The authors offer many insights into the regulatory, operational and institutional opportunities and challenges for OLAF, the European Commission's Anti-Fraud Office. Since OLAF was set up in 1999, significant changes in its functional environment have taken place including in EU criminal law and especially in mutual assistance and substantive criminal law; the reconstruction of Eurojust and Europol through recent Regulations and Memoranda of Cooperation; and the entry into force of the Lisbon Treaty.The authors advance the view that OLAF's current legal framework must address these issues adequately.The approach they take is multi-disciplinary. OLAF is examined here through the prisms of EU politics and national, European and (to some extent) comparative law, focusing not only on the identification of current problems in regulation and procedure but also on its positioning within the context of European integration. Operational issues are then extensively discussed, making this a book for practitioners as well as policy makers and academics.The book addresses the theoretical and practical aspects of anti-fraud actions within both criminal and civil aspects of public law. Although OLAF works within an incomplete EU legal framework and with varying cooperation by national authorities, its staff have devised mechanisms that address some of these issues. Nevertheless, rules covering procedural and operational issues will need to be safeguarded within future legislation.6 M Levi and N Dorn, 2004, a#39;Memoranduma#39;, in House of Lords, European Union Committee, 24th Report of Session 2003a04, Strengthening OLAF, the ... 20 Manual, December 2009 version, 31. ... (2010) 540 Revue du MarchAc Commun et de la#39;Union EuropAcenne 441a46. ... 41 Case T309/03 Camos Grau v Commission,  ECR II 1173, para 50. 42 Ibid, para 51. 49 125 S Ct 1766 ( 2005). 50 125 S Ct.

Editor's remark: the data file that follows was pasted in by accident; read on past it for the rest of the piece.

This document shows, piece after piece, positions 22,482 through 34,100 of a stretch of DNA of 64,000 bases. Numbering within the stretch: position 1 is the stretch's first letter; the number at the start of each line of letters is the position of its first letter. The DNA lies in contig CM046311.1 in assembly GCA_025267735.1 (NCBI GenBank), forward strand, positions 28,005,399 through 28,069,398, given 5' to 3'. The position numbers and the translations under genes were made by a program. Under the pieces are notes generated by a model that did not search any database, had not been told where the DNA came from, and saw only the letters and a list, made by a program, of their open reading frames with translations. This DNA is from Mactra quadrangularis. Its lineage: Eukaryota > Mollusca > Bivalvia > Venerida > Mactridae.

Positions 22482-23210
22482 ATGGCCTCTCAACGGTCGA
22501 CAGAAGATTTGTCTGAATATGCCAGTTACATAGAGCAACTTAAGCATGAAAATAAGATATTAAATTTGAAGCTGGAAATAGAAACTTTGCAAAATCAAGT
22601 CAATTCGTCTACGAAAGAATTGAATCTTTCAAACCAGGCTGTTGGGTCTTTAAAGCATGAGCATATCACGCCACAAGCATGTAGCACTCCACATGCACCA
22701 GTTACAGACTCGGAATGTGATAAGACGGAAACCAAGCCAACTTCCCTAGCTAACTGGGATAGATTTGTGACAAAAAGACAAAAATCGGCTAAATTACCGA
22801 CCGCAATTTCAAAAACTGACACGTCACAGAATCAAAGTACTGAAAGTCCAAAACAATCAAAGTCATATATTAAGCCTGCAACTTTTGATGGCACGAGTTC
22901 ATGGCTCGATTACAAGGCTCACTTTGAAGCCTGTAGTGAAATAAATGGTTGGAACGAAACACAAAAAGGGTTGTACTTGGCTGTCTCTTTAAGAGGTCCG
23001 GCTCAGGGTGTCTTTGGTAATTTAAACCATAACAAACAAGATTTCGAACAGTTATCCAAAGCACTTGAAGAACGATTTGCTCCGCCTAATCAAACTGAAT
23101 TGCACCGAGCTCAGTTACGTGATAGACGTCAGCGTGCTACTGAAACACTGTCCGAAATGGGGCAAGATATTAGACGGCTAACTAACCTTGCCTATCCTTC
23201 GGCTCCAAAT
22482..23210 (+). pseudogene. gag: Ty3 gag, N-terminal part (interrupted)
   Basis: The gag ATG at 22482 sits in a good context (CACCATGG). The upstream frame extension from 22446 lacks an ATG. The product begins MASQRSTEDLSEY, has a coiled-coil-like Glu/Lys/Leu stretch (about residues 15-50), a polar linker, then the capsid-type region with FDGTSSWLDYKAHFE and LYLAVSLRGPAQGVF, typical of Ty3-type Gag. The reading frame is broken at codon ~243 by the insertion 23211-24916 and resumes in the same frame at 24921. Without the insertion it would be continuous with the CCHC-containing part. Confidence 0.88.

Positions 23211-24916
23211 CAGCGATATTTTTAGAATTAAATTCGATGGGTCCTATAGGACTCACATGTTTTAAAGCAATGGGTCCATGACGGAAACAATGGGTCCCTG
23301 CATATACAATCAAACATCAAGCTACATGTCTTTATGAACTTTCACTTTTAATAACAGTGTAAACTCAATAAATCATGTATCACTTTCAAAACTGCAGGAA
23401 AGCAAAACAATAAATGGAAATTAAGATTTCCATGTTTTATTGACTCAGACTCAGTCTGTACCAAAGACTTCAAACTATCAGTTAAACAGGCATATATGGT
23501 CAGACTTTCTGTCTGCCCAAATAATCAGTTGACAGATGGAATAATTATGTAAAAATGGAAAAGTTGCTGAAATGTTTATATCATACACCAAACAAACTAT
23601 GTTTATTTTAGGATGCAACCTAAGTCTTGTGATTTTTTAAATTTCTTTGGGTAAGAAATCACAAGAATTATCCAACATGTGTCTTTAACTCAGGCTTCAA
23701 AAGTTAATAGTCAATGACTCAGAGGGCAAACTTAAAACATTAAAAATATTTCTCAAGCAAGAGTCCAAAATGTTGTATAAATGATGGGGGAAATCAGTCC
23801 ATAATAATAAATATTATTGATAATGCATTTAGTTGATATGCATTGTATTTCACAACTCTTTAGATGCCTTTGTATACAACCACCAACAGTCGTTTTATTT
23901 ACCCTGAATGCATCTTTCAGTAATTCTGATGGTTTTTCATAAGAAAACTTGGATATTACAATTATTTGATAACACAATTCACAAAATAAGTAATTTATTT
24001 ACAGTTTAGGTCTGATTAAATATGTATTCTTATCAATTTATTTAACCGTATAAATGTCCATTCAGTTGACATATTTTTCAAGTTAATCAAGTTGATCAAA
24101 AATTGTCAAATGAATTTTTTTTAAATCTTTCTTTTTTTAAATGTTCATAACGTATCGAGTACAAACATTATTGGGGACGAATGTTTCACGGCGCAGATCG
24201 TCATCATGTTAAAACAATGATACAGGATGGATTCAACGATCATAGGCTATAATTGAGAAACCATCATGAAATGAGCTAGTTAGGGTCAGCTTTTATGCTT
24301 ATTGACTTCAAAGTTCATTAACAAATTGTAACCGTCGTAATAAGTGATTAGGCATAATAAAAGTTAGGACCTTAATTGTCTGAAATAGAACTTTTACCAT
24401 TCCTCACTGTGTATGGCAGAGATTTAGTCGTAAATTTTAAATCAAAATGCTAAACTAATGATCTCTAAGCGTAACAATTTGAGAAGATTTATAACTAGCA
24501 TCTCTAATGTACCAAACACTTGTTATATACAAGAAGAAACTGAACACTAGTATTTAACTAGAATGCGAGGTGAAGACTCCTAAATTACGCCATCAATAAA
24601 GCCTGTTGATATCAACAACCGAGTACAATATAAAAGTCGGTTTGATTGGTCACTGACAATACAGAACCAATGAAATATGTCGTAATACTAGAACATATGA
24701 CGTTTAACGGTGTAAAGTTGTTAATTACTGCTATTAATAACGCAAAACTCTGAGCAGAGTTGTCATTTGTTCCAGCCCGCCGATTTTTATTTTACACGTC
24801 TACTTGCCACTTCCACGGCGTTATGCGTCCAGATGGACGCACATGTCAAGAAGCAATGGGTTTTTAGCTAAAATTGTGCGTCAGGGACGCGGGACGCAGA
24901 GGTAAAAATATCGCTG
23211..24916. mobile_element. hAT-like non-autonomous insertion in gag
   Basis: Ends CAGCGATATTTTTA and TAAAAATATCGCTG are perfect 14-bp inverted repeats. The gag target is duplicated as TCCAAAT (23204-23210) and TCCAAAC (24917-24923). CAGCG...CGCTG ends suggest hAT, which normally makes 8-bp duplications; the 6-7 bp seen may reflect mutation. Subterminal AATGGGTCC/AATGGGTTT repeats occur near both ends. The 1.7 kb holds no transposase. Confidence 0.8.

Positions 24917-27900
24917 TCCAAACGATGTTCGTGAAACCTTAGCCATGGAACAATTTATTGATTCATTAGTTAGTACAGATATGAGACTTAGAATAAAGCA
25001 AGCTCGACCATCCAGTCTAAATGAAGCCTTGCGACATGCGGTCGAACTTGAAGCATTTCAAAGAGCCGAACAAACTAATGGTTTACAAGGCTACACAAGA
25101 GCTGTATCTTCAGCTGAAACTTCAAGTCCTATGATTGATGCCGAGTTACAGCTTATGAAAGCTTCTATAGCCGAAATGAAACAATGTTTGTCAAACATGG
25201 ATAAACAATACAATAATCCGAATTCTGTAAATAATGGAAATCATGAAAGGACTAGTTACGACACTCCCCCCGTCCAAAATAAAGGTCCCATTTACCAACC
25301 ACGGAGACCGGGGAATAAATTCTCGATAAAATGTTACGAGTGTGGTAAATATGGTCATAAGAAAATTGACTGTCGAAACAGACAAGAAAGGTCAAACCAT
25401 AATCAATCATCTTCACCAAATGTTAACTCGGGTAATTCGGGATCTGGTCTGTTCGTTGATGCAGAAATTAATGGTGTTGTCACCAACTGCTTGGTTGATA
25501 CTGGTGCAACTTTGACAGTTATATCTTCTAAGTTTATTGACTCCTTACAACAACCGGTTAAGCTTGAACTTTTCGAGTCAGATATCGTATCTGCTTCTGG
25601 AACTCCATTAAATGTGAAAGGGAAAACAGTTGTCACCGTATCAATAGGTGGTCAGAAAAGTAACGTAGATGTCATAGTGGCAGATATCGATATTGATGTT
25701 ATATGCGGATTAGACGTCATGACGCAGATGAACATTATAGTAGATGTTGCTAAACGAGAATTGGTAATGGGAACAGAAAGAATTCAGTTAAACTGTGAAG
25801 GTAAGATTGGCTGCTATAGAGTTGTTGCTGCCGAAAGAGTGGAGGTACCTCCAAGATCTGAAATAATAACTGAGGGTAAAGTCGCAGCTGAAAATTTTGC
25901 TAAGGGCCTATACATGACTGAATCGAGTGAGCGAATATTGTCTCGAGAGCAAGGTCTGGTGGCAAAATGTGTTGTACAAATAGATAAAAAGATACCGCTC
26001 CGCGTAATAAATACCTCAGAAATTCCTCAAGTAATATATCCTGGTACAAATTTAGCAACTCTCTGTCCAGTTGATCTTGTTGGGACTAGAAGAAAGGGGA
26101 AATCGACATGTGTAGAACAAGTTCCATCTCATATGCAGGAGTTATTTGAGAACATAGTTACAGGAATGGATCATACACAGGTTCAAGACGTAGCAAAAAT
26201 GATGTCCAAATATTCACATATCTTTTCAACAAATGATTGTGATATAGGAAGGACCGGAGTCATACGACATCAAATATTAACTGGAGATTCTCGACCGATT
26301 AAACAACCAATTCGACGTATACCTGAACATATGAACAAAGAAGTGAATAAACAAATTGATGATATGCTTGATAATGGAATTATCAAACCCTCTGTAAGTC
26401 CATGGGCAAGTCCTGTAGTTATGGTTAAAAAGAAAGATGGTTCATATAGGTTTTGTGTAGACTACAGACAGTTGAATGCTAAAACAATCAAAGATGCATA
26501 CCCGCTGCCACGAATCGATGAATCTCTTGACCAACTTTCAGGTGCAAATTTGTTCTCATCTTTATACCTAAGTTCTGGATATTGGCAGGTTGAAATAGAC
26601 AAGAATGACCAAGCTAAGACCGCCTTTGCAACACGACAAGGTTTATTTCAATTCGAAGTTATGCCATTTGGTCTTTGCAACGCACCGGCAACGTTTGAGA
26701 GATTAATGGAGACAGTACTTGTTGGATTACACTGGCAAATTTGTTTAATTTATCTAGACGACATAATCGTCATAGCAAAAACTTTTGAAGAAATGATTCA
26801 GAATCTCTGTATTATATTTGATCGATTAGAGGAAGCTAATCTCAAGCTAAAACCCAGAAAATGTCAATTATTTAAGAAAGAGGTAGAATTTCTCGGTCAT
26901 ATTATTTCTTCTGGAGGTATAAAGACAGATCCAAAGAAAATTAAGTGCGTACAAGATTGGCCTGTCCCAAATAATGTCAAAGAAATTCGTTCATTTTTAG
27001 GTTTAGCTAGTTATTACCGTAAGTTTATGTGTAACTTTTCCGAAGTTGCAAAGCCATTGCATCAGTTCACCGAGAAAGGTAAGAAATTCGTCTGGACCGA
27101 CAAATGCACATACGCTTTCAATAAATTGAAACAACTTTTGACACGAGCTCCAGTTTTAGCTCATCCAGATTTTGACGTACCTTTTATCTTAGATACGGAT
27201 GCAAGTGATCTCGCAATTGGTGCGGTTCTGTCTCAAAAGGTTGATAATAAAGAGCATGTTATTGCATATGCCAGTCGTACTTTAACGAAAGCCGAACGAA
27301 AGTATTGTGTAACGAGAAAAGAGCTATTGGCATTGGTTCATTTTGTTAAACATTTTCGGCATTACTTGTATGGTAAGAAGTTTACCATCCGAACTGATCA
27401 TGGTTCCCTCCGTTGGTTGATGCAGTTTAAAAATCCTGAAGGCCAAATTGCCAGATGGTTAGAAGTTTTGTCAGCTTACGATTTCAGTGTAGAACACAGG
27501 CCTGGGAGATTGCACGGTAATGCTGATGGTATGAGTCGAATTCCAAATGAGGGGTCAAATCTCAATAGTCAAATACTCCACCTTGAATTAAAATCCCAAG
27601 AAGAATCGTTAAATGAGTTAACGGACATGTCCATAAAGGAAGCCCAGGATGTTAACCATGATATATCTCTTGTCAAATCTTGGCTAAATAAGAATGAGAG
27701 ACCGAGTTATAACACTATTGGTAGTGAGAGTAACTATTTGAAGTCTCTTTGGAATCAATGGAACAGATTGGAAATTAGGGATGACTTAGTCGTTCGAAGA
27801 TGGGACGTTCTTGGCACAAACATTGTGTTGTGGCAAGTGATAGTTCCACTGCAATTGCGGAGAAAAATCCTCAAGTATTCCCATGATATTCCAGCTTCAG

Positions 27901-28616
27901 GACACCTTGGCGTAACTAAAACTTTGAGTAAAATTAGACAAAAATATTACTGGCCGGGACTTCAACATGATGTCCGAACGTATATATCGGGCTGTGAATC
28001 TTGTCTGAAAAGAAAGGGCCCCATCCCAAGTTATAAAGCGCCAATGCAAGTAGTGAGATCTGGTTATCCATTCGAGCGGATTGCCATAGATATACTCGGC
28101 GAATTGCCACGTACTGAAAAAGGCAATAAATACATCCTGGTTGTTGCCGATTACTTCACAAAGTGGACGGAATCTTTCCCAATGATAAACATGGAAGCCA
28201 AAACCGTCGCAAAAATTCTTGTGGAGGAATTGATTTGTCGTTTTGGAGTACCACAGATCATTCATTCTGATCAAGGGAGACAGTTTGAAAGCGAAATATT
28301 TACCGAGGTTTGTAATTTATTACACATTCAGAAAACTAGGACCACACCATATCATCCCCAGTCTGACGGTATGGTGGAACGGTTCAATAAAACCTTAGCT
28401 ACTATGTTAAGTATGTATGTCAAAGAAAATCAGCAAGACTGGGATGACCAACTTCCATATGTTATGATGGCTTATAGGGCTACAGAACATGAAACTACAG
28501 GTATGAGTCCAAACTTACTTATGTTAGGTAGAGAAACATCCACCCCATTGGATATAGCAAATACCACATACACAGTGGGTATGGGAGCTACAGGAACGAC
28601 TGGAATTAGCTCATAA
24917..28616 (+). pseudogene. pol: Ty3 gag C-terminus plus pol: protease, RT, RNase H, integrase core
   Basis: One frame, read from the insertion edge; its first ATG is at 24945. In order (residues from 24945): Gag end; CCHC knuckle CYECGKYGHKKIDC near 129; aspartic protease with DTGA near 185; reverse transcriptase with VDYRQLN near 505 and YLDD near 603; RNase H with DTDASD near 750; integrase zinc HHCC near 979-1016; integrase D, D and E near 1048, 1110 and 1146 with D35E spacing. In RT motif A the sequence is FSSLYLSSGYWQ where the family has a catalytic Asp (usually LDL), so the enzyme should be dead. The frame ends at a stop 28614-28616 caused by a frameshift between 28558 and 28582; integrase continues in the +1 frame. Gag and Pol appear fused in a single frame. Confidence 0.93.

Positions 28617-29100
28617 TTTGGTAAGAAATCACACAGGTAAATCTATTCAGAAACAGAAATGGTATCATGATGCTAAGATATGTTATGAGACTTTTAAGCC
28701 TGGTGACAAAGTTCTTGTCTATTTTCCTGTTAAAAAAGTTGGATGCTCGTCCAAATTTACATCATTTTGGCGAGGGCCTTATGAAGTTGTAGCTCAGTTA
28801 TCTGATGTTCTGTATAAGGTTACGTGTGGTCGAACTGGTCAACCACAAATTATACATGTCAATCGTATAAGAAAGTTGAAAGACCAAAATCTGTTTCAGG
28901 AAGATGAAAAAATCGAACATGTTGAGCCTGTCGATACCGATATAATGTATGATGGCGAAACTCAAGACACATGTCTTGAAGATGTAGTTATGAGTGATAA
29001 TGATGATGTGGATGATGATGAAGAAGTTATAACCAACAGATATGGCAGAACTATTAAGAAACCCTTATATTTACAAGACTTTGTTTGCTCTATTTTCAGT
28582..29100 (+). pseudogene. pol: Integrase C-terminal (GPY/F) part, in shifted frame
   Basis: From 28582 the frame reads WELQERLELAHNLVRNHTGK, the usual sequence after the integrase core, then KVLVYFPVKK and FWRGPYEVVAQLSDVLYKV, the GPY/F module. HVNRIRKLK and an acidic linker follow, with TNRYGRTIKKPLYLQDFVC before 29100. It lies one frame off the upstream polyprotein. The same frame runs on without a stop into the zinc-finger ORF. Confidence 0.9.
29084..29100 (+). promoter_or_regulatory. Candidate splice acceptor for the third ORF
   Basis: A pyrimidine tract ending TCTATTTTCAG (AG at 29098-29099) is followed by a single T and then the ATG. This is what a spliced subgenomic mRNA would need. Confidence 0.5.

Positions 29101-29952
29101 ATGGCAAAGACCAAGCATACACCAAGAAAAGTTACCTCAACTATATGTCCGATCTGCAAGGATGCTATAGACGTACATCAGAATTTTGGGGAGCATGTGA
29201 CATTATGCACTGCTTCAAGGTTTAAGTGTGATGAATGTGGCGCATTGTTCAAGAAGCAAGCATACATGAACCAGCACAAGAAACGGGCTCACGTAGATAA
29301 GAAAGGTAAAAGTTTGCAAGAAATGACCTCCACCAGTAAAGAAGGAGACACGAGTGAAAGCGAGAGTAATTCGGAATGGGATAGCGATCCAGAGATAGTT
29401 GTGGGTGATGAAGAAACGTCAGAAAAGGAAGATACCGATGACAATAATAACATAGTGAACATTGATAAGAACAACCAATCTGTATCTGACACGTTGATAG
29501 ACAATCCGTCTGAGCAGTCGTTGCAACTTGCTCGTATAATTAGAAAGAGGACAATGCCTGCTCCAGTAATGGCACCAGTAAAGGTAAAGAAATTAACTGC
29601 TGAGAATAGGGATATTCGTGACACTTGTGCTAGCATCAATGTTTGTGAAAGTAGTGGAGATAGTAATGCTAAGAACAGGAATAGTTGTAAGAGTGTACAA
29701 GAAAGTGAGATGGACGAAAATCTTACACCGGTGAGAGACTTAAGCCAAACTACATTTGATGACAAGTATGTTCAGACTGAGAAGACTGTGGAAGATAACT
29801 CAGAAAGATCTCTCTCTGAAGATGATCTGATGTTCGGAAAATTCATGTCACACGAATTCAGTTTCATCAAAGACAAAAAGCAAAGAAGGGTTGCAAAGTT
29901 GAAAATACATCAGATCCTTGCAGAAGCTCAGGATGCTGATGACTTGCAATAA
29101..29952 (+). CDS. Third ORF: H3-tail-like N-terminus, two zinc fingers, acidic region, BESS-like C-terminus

|Title||:||OLAF at the Crossroads|
|Author||:||Constantin Stefanou, Simone White, Helen Xanthaki|
|Publisher||:||Bloomsbury Publishing - 2011-08-31|